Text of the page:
Taiwan elections: China denies significance of landslide victory for pro-independence candidate

'We hope and believe that the international community will adhere to the one-China principle'

Peter Popham
Sunday 17 January 2016 22:52
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Tsai Ing-wen celebrates win on after a rejection by voters of China’s claims to the island
Tsai Ing-wen celebrates win on after a rejection by voters of China’s claims to the island

China’s official media are bending over backwards to minimise the significance of the landslide victory of pro-independence politician Tsai Ing-wen in Taiwan’s presidential election.

“Taiwanese chose Tsai, not independence,” was how Global Times spun the victory for the Democratic Progressive Party, which campaigns for Taiwan’s independence from China, and its leader.

“Tsai made prudent remarks and took an ambiguous attitude towards cross-Straits policies. She kept stressing maintaining the status quo of cross-Straits ties,” it added. “The victory doesn’t mean the majority of Taiwanese support Taiwan independence.”

China’s foreign ministry, by contrast, issued a stark warning to the outside world not to seize on Ms Tsai’s victory as an opportunity to prise the two Chinas apart.

“We hope and believe that the international community will adhere to the one-China principle [and] oppose Taiwan independence in any form,” spokesperson Hong Lei said.

“The Taiwan question falls in China’s internal affairs, there is only one China and both the mainland and China belong to one China, and China’s sovereignty and territorial integrity brook no division.”

But Ms Tsai’s victory and the her party’s unprecedented success in seizing control of parliament are a rejection by the island’s electorate of China’s claims.

President Ma Ying-jeou of the Kuomintang, who will limp on until the handover in May, did more than any previous Taiwanese leader to build relations with the mainland. In September, in the first such event ever, he met China’s President Xi Jin-Ping in Singapore. During his seven years in office, Mr Ma Ying-jeou oversaw the lifting of bans on travel across the Taiwan Straits. He also fostered a series of trade deals which brought the island and the People’s Republic far closer than they have ever been since Kuomintang leader Chiang Kai-shek and his forces fled there in 1949, at the end of the Chinese civil war.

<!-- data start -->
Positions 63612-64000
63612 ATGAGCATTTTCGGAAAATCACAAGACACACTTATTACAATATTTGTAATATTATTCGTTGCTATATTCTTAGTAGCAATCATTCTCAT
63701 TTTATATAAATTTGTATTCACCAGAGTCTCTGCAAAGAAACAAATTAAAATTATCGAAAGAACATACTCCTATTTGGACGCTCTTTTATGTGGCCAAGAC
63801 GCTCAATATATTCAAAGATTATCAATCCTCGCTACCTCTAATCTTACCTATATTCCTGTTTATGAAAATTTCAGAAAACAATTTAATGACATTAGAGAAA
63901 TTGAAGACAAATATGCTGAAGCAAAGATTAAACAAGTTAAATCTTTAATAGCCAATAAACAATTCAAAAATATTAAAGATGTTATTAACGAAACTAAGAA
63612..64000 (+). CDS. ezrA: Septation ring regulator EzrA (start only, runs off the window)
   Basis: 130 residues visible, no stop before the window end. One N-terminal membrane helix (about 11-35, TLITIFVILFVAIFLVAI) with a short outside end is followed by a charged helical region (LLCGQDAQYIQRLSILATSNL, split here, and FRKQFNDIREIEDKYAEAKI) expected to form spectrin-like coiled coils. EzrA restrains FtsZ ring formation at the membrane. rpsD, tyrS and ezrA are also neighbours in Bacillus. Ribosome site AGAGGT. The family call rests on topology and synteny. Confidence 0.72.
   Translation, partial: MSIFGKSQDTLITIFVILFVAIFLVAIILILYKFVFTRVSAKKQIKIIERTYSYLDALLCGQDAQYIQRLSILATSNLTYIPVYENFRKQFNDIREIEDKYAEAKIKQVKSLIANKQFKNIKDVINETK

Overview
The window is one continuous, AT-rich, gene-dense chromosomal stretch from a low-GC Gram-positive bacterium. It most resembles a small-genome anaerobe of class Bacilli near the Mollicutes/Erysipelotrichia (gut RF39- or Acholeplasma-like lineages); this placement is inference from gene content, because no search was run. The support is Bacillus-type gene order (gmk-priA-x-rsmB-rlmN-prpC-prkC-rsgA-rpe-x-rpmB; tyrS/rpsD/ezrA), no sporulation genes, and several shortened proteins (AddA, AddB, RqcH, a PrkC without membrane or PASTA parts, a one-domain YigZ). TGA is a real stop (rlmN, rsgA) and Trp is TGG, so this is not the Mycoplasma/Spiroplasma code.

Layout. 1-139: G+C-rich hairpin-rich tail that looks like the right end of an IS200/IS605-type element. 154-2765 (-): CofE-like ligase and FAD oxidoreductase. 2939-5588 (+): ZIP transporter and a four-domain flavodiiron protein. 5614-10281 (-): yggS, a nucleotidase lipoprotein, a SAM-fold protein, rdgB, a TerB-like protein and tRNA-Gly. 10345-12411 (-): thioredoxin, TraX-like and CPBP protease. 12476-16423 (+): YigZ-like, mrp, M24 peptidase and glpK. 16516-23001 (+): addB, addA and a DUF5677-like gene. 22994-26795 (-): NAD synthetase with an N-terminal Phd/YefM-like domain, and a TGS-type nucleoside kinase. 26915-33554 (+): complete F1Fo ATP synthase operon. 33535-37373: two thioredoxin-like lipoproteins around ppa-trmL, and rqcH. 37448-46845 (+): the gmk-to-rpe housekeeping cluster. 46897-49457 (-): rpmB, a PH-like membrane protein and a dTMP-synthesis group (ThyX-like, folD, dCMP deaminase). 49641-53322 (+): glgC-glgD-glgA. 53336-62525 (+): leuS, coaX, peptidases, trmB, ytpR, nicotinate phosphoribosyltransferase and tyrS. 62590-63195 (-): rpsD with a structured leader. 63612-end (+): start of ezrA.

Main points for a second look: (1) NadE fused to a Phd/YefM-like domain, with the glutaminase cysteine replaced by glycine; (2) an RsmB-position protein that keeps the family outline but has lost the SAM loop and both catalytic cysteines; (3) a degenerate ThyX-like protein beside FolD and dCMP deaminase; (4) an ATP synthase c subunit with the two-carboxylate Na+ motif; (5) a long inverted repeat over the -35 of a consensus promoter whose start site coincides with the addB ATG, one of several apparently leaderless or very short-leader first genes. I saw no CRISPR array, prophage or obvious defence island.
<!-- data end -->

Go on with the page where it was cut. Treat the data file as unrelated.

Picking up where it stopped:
But this new relationship proved to be too close for the Taiwanese: that was the electorate’s verdict on Saturday.

Taiwan’s democracy, which dates back only to 1995, is a somewhat tender plant towards which the islanders feel very protective. They observe the way that Hong Kong is being slowly but surely digested by China, despite President Deng Xiao-ping’s promise to Britain that its unique political and legal institutions and free press would be protected for half a century after the 1997 handover. And they are extremely wary of going down the same route.

Their fears of being bullied into conformity were reinforced on the eve of the election when a Taiwanese pop star who waved Taiwan’s national flag during an appearance on South Korean television was forced by her management company to issue a video apology for fear of offending nationalist sentiment on the mainland.

The awkward fact is that Taiwan’s ever-growing proximity to Beijing – at the cost of wider relations with its Pacific neighbourhood – is damaging the island’s economy.

In recent years growth has stagnated while youth unemployment and house prices soared, and this year its GDP is forecast to grow by a scant 0.8 per cent.

President Xi’s handshake was an uncomfortable reminder of what Hong Lei said yesterday: that the mainland will never let Taiwan off the leash.

The sobering fact that there are 700 Chinese missiles are pointed at the island from the mainland are proof of that.

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